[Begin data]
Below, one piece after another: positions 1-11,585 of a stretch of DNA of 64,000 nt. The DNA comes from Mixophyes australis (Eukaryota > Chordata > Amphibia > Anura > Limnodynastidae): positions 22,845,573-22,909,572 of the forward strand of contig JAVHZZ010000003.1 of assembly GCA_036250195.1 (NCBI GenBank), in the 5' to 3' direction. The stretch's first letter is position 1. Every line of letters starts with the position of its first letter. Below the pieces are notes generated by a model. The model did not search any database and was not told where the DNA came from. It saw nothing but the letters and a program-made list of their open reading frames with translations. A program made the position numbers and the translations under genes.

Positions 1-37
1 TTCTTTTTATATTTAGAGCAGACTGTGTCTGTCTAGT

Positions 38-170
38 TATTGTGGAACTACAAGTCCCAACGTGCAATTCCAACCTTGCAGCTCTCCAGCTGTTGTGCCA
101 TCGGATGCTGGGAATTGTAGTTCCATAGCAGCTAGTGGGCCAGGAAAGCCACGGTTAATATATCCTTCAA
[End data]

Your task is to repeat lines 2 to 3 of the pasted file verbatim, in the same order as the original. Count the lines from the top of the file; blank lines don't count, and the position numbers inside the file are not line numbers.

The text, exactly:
Positions 1-37
1 TTCTTTTTATATTTAGAGCAGACTGTGTCTGTCTAGT